Dorchen Leidholdt ’88 is the director of Sanctuary for Families’ Center for Battered Women’s Legal Services, the largest dedicated legal services provider in the U.S. for domestic violence victims. While she and her team of 25 lawyers have often grappled with complicated cases, a recent success in a particularly tangled case made the front page of the New York Times.

The precipitating event occurred in January. An American citizen with a history of spousal abuse invited his wife and two-year-old daughter to visit him that month in Beijing, where he had been teaching English. Shortly after their arrival, he kidnapped the child and vanished, leaving his wife, Olivia Karolys, in a strange country where she knew neither the language nor where to turn for help. Further complicating matters was the fact that Karolys, her parents, and her siblings were illegal immigrants from Mexico living in Staten Island.

Karolys’s family risked deportation to enlist the help of the State Department and Senator Kirsten Gillibrand of New York, as well as the Mexican consulate in Beijing. But their relief came from Sanctuary for Families, a New York nonprofit headed by Laurel Eisner ’84 that helps domestic violence victims and their children.

Six different legal matters were in play simultaneously in the case: an order of protection against Karolys’s husband and an order of sole custody, both in Staten Island family court; two immigration matters, one a request for a grant of humanitarian parole so that Karolys could reenter the U.S. from China, and the other a Violence Against Women Act self-petition for lawful permanent residence; and, finally, legal advocacy on Karolys’s behalf with both the Staten Island district attorney’s office and the FBI.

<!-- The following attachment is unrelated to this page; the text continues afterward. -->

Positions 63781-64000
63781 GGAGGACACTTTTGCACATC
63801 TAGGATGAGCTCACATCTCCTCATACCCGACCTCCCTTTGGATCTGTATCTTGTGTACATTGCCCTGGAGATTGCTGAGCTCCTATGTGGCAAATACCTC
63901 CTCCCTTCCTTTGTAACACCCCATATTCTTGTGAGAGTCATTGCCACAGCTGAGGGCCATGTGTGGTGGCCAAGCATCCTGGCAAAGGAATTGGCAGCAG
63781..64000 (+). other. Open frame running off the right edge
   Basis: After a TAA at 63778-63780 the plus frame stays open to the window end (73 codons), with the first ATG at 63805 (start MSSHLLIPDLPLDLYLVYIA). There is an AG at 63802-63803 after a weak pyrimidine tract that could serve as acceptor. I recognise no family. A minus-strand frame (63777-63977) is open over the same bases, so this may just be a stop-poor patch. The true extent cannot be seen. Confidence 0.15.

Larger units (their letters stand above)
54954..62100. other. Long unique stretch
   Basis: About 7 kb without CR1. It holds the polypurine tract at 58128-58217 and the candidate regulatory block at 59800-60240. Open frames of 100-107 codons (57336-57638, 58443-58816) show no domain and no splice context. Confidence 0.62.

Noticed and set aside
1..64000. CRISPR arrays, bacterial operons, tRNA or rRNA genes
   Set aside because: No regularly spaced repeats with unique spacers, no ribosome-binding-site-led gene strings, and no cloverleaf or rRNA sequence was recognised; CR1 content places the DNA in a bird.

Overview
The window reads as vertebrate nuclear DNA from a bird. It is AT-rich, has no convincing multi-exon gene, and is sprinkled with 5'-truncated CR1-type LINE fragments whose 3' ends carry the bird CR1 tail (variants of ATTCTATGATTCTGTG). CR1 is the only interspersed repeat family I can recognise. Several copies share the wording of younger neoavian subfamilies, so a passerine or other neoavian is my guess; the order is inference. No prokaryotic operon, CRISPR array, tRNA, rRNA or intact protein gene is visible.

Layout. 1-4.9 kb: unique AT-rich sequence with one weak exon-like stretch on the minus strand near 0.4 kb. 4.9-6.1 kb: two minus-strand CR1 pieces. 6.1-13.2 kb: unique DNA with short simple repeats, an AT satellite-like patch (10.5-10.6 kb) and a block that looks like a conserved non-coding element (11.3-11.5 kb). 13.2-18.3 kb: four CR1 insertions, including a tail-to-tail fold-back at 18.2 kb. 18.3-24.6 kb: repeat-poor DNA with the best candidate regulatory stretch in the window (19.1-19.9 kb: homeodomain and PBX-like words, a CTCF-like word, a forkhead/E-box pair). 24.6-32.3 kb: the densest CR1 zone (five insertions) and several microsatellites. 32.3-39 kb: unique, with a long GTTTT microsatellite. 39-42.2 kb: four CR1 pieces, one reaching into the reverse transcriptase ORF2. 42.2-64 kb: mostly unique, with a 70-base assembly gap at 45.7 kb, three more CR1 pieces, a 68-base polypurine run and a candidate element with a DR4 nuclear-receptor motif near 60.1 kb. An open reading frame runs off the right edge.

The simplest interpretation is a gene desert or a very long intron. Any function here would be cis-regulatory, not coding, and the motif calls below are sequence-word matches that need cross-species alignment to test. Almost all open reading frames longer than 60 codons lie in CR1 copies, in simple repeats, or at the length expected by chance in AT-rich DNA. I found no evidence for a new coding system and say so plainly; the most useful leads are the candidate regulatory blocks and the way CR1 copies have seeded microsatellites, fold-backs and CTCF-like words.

Winning the custody case was necessary before the authorities would begin efforts to find the child, but the proceedings were complicated by the fact that Karolys was unable to legally reenter the U.S. Fortunately, Leidholdt said, the court allowed Karolys to testify by telephone, and ultimately ruled in her favor in May. With custody awarded to the mother, the legal team still had to get her back into the U.S., a goal they did not achieve until August. In the meantime, the Beijing office of Sanctuary for Families’ pro bono partner Cleary Gottlieb Steen & Hamilton offered Karolys shelter, assistance with her remote testimony, and other services; Lei Wang (LL.M. ’07) is a leader of Cleary Gottlieb’s pro bono team there. Karolys’s self-petition for a green card was granted after her return to the U.S.

All told, Karolys’s daughter was missing for nine months. Diligent communications with authorities throughout the vast country finally bore fruit. A tip led Karolys to a remote Chinese orphanage hours away from Beijing where her daughter had been abandoned by her father. Reunited on October 25, both mother and child are now back in Staten Island.

Leidholdt said that it was common for U.S. citizens who batter their spouses to refuse to pursue legal immigration status for them as a means of controlling their partners. Another way of asserting control, she said, was through custody of children, as in the Karolys case: “We see it frequently used by batterers when the victims are immigrants and afraid to turn to the legal system for protection and assistance. In this case our client, who is very courageous, and her family, who is equally courageous, did take that risk by turning to the legal system for help. They really got the protection and assistance that they needed. At every level, I think, the system responded.”

Posted on November 2, 2009